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How Youth Can Counter Climate Change Through Agriculture

  • By Tobias Meso
  • October 28, 2021
  • 0 Comment

In Kenya, those aged between 18 and 35 make up about 75% of the total population, according to Kenya National Bureau of Statistics (KNBS). Unfortunately, a large fraction cannot access opportunities hence end up being unemployed. With that the government came up with a policy to aggrandize youth participation in programs that help them fulfill their needs and exploit their full potentials; one of these being agriculture. As it is well known, this is the backbone of Kenya’s economy and according to the Food and Agriculture Organization (FAO), agriculture contributes directly 27% of the Gross Domestic Product (GDP). However, it is increasingly vulnerable to pests and diseases, price fluctuation of goods, climatic changes that result to famine and many more challenges.

By 2050, the country’s population as forecasted by the KNBS would be at 91.6 million thus incorporating the majority of the population (youth) in the agriculture sector should thereby secure the country’s economy both now and in the future. How then can youth develop knowledge, tools and market based solutions to minimize the impact of the constantly changing climate and at the same time ensure food security and alleviate poverty?

By increasing agriculture production and income – high yield crops need to be developed through doing intensive research on the types of plants to breed, particularly adopting the use of genetically modified crops that are resistant to harsh weather. Moreover, youth are technologically literate, it is way easier to use information technology to improve land and water management, get access to weather information and know sources of credit. This will boost income as they can evaluate crop prices in different markets. The government together with the private sector have already created channels on which youth can access funds. For instance, Youth Enterprise Development Fund from the government and also programs like Agribiz by Kenya Climate Innovation Center (KCIC) make it easy for youth to access  financial support and incentives consequently creating a notable agricultural output.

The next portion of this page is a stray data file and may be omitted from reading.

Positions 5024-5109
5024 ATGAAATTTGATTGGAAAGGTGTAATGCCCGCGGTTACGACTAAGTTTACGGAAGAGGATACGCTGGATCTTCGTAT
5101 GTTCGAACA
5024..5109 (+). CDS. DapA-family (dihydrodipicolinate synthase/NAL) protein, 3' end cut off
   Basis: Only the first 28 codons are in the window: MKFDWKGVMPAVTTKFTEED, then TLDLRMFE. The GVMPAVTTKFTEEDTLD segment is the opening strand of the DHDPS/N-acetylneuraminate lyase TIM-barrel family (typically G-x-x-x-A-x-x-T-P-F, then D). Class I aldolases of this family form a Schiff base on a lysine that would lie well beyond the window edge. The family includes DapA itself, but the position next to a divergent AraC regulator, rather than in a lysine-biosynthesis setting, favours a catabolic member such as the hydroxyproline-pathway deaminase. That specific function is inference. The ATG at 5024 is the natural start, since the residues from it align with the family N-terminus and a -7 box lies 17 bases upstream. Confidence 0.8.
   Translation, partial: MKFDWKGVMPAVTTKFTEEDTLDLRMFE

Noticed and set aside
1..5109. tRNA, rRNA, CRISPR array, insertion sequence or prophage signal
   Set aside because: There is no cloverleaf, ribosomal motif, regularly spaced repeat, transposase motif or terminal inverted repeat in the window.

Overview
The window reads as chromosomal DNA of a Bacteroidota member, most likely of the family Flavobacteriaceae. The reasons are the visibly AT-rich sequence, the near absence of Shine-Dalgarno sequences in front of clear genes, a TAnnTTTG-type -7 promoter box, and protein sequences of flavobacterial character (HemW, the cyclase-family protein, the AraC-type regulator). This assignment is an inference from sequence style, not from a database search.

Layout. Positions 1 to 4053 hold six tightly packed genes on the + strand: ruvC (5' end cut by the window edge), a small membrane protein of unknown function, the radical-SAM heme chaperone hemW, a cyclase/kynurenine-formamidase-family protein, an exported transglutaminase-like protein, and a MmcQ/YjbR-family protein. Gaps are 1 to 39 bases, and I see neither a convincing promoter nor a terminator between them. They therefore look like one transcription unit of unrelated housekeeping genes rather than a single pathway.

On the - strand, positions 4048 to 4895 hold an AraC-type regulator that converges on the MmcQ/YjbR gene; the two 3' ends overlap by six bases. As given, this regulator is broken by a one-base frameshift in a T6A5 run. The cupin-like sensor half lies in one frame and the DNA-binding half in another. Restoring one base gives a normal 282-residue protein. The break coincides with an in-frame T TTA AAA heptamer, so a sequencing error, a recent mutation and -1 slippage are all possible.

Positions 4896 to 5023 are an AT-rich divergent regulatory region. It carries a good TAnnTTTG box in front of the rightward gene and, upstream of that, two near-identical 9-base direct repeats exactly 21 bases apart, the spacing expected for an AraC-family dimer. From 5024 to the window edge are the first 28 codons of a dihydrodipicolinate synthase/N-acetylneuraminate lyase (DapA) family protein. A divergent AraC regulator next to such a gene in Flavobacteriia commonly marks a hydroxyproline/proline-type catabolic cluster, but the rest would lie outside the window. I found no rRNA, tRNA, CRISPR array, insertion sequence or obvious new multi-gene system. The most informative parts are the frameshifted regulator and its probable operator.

Youth should also focus on adaptation and building resilience to climate change bearing in mind that they are both victims and solution providers to the  climate emergency. An essential factor in building this resilience and adaptation to climate change is through learning new innovations, understanding the choices farmers are willing to make, getting to know what works and taking into account improved agricultural practices. Sharing knowledge is another pillar for adaptive capacity and leads to good development that in turn brings resilience to climate change.

Most youth possess local expertise and education to link phone applications to the internet thus making it convenient to disseminate climate, environmental and agricultural information to fellow farmers unlike depending on mainstream media that does not give prominence to these issues. Through this initiative, the question has shifted from ‘ Who will deal with climate change?’ to ‘How do we deal with climate change?’ to ensure food security and a sustainable future.

Greenhouse gas emissions (GHG)

As youth engage in agriculture, greenhouse gas (GHG) emissions from agricultural activities cannot be ignored as another threat to the climate and ways to counter this drawback must also be put into perspective. This could be reduced through more efficient management of carbon and nitrogen flows across the system by reducing methane released by livestock using high quality feeds. Also, by utilizing cow dung in biogas digesters to counter the use of firewood and charcoal, practicing crop rotation, avoiding over application of fertilizers and use of suitable renewable energy technologies such as solar electricity (photovoltaic), hydro power and wind.

In order for the youth to actively counter climate change and influence development of the economy through agriculture it is important that they are recognized as an age group with a lot of potential since they are poised to establish lifelong patterns that will span across generations and promote high impact actions and sustainability.